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IT Expert from ADMU Explains the Counting of Vote of Duterte to Roxas

IT Expert from ADMU explains the counting of vote of Duterte to Roxas 


Less than a week before the May 2016 elections, reported issues with the Voting Counting Machines floods the social media.

A post reporting an alleged anomaly in the final testing of the VCM machine in Lanao del Sur has been doing the rounds online.

In a Facebook post shared more than 9,000 times and counting as of Thursday afternoon, Congressman Karlo Nograles wrote the short message on his timeline to announce the alarming incident in the first district of Lanao del Sur.

In the post, Congressman Karl Nograles of the 1st District of Davao City narrated the info he received that during the final testing of the PCOS/VCM, the vote for Duterte is credited to Roxas.

It appears this is not an isolated incident. This happened in Bohol and in Tarlac and even overseas.

Geof Segundo Carmelo:

Same case here in Mayantoc, Tarlac. Upon testing the VCM, they shaded Duterte on the ballot but the result goes to Roxas, As well as in the VP.

Nutri V Rich wrote:

Tagbilaran city Bohol is the same duterte cayetano ang binoto but to our surprised ROXAS robredo ang lumabas PUTANG INA talaga silamga dilaw Cguro afflicted with hepatitis yang mga yan kaya mga yellow. (Same thing happehed in Tagbilaran City Bohol. Someone voted for Duterte-Cayetano (final testing) but to his/her surprised, the votes were credited to Roxas-Robredo. These sons of bitches yellow cult. Perhaps, they are afflicted with Hepatitis, hence, they are turning yellow.)

Grace Bacasmas wrote:

It happened here in HK.. Vote Duterte but the reciept come out Roxas…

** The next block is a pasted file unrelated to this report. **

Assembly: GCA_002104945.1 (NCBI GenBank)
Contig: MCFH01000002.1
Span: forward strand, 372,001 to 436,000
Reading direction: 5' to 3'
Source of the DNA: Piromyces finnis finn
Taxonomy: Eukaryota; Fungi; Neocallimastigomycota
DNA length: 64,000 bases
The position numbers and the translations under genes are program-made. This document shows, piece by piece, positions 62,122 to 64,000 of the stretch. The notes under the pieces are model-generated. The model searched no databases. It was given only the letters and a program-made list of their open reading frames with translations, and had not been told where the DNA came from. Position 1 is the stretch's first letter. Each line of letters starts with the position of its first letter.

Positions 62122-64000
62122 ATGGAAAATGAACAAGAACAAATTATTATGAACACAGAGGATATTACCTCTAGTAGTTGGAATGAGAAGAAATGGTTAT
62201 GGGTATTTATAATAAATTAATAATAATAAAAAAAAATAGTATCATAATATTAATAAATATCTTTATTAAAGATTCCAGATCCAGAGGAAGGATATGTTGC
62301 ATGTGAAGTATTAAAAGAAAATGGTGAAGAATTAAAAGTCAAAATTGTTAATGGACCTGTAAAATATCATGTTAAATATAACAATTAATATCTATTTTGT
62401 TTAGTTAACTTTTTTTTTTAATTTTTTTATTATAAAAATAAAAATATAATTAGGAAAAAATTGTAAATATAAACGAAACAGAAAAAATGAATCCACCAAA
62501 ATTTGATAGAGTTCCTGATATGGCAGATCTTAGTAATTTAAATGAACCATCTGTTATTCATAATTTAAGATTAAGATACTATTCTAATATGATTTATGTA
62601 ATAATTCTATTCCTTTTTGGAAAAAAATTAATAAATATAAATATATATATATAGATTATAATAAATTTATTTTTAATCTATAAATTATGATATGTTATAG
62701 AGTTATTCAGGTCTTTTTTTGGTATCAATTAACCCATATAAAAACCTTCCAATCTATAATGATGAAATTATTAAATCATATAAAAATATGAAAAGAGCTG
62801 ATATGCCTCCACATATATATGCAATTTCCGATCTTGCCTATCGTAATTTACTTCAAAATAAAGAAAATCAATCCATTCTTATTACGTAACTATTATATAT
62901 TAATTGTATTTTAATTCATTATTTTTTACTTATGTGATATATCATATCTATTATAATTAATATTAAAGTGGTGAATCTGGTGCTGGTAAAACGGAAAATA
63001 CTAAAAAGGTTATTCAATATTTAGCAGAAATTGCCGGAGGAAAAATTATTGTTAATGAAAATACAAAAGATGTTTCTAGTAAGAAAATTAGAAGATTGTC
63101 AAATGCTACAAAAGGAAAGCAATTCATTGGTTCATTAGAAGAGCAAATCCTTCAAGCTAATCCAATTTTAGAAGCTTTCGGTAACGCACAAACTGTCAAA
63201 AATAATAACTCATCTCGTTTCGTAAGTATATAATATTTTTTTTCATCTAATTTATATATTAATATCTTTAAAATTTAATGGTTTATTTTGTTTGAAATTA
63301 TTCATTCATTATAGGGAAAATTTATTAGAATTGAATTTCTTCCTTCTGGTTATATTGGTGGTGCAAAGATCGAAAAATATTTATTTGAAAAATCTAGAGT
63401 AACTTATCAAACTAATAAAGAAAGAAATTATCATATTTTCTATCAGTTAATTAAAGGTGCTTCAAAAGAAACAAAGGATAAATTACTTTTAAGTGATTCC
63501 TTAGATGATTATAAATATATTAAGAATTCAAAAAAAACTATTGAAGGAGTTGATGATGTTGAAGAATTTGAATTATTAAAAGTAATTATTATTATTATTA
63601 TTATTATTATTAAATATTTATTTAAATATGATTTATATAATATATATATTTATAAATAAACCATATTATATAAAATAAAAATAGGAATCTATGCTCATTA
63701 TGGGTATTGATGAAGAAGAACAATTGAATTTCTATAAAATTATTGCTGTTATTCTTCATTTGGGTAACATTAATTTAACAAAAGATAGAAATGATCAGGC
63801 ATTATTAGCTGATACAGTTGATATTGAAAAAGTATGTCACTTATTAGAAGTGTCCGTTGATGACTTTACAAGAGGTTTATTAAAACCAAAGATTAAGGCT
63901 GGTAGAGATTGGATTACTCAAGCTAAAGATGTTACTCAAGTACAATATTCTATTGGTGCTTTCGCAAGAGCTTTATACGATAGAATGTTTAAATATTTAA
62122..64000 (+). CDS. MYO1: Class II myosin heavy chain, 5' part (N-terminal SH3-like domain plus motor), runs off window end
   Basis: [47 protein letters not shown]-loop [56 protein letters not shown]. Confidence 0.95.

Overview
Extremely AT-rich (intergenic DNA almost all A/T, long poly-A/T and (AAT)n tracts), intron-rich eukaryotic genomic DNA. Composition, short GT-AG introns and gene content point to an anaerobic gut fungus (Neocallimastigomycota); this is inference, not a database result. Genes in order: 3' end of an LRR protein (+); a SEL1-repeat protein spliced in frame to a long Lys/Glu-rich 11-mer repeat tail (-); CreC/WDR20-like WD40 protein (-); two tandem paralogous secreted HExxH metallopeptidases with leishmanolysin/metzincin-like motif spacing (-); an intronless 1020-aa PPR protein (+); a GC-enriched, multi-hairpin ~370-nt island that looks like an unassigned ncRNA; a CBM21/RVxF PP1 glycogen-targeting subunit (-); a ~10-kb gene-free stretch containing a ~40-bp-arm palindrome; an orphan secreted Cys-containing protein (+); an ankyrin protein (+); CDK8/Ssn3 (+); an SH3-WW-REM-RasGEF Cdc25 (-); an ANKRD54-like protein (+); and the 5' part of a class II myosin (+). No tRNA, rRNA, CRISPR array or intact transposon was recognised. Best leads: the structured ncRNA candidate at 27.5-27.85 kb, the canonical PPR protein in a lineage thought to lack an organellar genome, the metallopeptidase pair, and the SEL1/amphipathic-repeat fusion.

Aliana Callueng wrote:

Same thing happened in Dagupan, Pangasinan. Shaded name was Duterte but when came out, name of Roxas appeared. Sad!.

The alleged computer bug has been drawing adverse reactions from netizens warning the COMELEC to do their job properly.

Eva Gracia wrote:

Balik na sa mano-mano counting. (Revert to manual counting.) In the Netherlands, electronic voting and counting was used but it was reverted to mano-mano counting because it was susceptible to cheating so i wonder why COMELEC pushed for it in the Philippines.

Narrow Way Iglesia wrote:

Dili mo lampos ang tawong tikasan I pray for mayor Duterte nga siya ang makadaug. Dili na Pcos Machine kon dili Tikas Machine(Cheaters won’t succeed. I pray for Duterte that he wins the election. No longer PCOS machine, but cheat HOCUS PCOS machine.)

Andrew Basmayor Avestruz wrote:

I think that machine is already set and it’s sucks to hear about this. ..how can you trust people or that person who will run for president is a manipulator. ..someone should be punish if it is proven.

This phenomenon is not unusual according to an IT expert from the Ateneo de Manila University.

On May 1, 2016, the Mr. Pablo Manalastas posted an interesting article to explain this phenomenon:

You voted for Duterte by shading his oval on your ballot, but the receipt that the Vote Counting Machine (VCM) printed says that you voted for Roxas. This post will explain that if you encounter this error on election day, then this error is not your fault. It will show that the error is due to mismatch between the ballot and the VCM configuration file delivered to your precinct, and that Comelec is to blame for this error.

Please read the continuation of the VIRAL post of the Ateneo IT expert below:

A close examination of the ballot shows that there are 24 column marks numbered column-1 to column-24. Note that column-1, column-7, column-13, and column-19 are the columns where the ovals of the candidates can be found. Also there are 55 row marks, numbered row-1 to row-55. Note that row-11 and row-12 are the rows of the presidential candidates.